Meta-analysis is a crucial research method that synthesizes the findings from multiple studies, yet it can be incredibly time-consuming and expensive. The process usually takes months or even years to complete, requiring a significant amount of resources. However, I recently completed a meta-analysis of 480 papers in just three weeks! In this blog post, I will share my process, highlighting the tools and strategies I employed to expedite the research and save valuable time and funds.
The data preparation process for a meta-analysis involves several key steps: running keywords in multiple databases, removing duplicates, title/abstract screening, full-text downloads, full-text screening, data entry, and analysis. I will go through each of these steps and share how I managed to save time and resources in the process.
Running keywords in multiple search databases can be tedious and time-consuming. To make this process more efficient, I used ChatGPT, an AI language model, to generate search codes for various databases, such as Scopus, Web of Science, and ProQuest. I provided the model with my keywords categorized into different condition sets, and it generated search codes tailored to each database. To extract the search results, I either used Python code to interact with the APIs or manually downloaded the files. Alternatively, you can also outsource this task using platforms like UpWork to save time.
Removing duplicate results from multiple databases is essential to ensure a comprehensive and unique dataset. I used HubMeta, a cloud-based platform, to deduplicate my search results efficiently. It uses AI algorithms to find and remove duplicates while also adding complementary information, such as abstracts, to each record.
Title/abstract screening is often labor-intensive, but using HubMeta made this process more manageable. My research assistants (RAs) could quickly access the deduplicated records, evaluate them based on inclusion/exclusion criteria, and provide their input. HubMeta’s AI feature learns from the decisions made by the RAs and ranks the remaining articles based on their relevance. This helped streamline the screening process and, in my case, enabled me to complete this step in just four days.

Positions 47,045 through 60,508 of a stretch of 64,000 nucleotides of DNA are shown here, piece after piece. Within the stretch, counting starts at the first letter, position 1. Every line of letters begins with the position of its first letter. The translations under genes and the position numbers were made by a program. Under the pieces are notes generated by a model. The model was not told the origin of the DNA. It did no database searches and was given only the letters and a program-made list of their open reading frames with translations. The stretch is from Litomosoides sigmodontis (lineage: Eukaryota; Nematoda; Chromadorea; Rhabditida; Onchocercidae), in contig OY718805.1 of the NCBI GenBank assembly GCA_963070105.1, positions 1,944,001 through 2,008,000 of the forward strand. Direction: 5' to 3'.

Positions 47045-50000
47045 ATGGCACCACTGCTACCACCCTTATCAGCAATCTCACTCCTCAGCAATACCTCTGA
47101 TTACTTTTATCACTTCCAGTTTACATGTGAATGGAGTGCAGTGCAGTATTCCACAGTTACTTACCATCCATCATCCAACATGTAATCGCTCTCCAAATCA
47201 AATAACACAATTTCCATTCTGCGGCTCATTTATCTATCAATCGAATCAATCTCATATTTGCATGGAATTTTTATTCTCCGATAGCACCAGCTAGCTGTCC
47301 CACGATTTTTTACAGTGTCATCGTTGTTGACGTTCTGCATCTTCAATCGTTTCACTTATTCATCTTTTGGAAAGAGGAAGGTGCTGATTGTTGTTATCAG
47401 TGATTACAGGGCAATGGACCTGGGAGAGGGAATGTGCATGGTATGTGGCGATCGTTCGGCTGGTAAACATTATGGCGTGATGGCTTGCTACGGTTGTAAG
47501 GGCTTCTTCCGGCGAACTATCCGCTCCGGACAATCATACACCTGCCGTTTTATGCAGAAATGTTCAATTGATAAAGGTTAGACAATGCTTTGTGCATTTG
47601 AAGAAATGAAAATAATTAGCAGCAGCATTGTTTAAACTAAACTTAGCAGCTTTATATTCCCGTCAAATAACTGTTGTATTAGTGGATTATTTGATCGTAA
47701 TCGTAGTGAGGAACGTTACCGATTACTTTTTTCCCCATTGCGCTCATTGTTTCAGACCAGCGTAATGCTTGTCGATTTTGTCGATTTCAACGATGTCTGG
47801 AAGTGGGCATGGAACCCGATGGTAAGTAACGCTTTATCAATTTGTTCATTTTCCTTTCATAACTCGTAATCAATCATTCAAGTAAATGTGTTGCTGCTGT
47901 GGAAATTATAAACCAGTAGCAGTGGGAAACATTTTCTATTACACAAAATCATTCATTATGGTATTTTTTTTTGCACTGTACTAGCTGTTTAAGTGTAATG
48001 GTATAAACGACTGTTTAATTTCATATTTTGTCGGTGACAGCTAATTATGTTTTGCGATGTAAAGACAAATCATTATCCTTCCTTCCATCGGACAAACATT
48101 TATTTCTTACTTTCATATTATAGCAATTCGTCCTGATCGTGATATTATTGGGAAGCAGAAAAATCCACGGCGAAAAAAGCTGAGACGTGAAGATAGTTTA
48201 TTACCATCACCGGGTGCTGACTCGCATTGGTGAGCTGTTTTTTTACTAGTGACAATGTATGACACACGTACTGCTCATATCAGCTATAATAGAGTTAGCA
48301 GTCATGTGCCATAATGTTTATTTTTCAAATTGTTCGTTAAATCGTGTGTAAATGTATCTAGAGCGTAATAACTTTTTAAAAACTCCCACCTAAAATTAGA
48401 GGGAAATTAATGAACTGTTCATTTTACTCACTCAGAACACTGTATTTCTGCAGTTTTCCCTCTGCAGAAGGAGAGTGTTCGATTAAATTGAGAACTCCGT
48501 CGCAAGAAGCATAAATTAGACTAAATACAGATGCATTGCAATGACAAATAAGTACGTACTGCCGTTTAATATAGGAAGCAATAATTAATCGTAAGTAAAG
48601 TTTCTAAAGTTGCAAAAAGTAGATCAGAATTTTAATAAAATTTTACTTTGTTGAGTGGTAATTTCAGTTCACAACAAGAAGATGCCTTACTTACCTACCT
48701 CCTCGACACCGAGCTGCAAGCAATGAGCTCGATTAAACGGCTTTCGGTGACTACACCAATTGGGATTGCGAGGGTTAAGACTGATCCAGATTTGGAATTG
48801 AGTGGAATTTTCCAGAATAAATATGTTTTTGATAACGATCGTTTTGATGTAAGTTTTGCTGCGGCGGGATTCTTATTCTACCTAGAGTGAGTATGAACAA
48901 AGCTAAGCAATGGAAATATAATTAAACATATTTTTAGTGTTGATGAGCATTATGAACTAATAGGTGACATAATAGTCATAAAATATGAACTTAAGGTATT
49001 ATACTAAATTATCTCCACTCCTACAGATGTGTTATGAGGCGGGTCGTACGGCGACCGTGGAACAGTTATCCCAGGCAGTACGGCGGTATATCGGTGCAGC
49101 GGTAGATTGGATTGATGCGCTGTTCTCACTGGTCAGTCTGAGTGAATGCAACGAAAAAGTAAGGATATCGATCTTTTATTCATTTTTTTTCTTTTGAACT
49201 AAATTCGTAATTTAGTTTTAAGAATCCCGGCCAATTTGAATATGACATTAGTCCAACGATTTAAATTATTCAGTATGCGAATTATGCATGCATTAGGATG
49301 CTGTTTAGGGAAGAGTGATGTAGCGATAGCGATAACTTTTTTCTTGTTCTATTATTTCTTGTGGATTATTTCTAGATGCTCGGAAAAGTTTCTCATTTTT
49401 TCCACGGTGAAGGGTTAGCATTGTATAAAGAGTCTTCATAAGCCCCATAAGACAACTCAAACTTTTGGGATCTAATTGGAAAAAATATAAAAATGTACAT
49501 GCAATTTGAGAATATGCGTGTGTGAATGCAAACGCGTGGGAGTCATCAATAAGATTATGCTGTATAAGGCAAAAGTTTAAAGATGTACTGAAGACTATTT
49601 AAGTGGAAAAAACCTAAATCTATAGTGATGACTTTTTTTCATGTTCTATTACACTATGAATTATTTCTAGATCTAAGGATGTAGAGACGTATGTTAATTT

Downloading full-text articles can be a significant bottleneck in the meta-analysis process. I used a combination of EndNote, a reference manager that automatically downloads PDFs for a portion of the database, and outsourcing the manual download of the remaining articles on UpWork. This approach allowed me to obtain nearly 1000 full-text PDFs within a day.
Similar to the title/abstract screening step, HubMeta was used to expedite the full-text screening process. My RAs reviewed the full-text articles and provided their input on the platform. This step took approximately a week to complete.
The final and most challenging step in the meta-analysis process was data entry. To speed up this process, the data entry process was broken down into four levels, with each level becoming more specialized and difficult.
Level 1: Correlation Tables
The correlation tables report the correlations between the variables and form the basis of most calculations in the meta-analysis. This task was outsourced to researchers on UpWork, with advanced researchers double-checking the data for accuracy. The AI-enabled platform HubMeta was used to capture data from correlation tables using image processing, and researchers verified and corrected any inconsistencies.
Level 2: Moderator Variables and General Information
At this level, trained research assistants (RAs) gathered moderator variables and general information about the papers, such as population type, country, and industry type. The RAs used a more detailed extraction form customized for the specific research question.
Level 3: Recording Measurements
RAs recorded the measurements used in each paper, either defining a new measurement and assigning it in the correlation table or using a measurement that had been used in previous articles.
Level 4: Organizing Measurements and Creating Constructs
The principal investigators organized the measurements and created constructs for analysis. Similar measures were grouped under the same construct, such as “Depression” for meta-analysis purposes.
To meet the one-week deadline, tasks were outsourced and parallelized as much as possible. Level 1 tasks were completed by UpWork researchers, while Levels 2 and 3 tasks were performed by trained RAs. Level 4 tasks were done by the principal investigators themselves. The team went through the 480 papers in less than four working days, making compromises in the final step, but ensuring that the results remained largely intact.
After data entry, the team used tools like HubMeta or R software to quickly build a meta-analysis model, which could take less than an hour. The quality of the work can be further improved after submission for the next round of reviews.
When you post your research tasks on UpWork, your goals should be to hire quality researchers, ensure they understand the task completely, and have them deliver the work on time with a high level of accuracy. Here are some tips to help you achieve these objectives:
By following these tips, you can have a successful and productive experience with researchers on UpWork, leading to a more efficient and accurate data entry process for your meta-analysis.
Conducting a meta-analysis of 480 papers in just 3 weeks might seem like a daunting task, but with the right combination of innovative AI tools, like HubMeta, and efficient outsourcing through platforms like UpWork, it becomes entirely possible. By focusing on each step of the process and using the right strategies, we managed to save hundreds of hours and thousands of research dollars.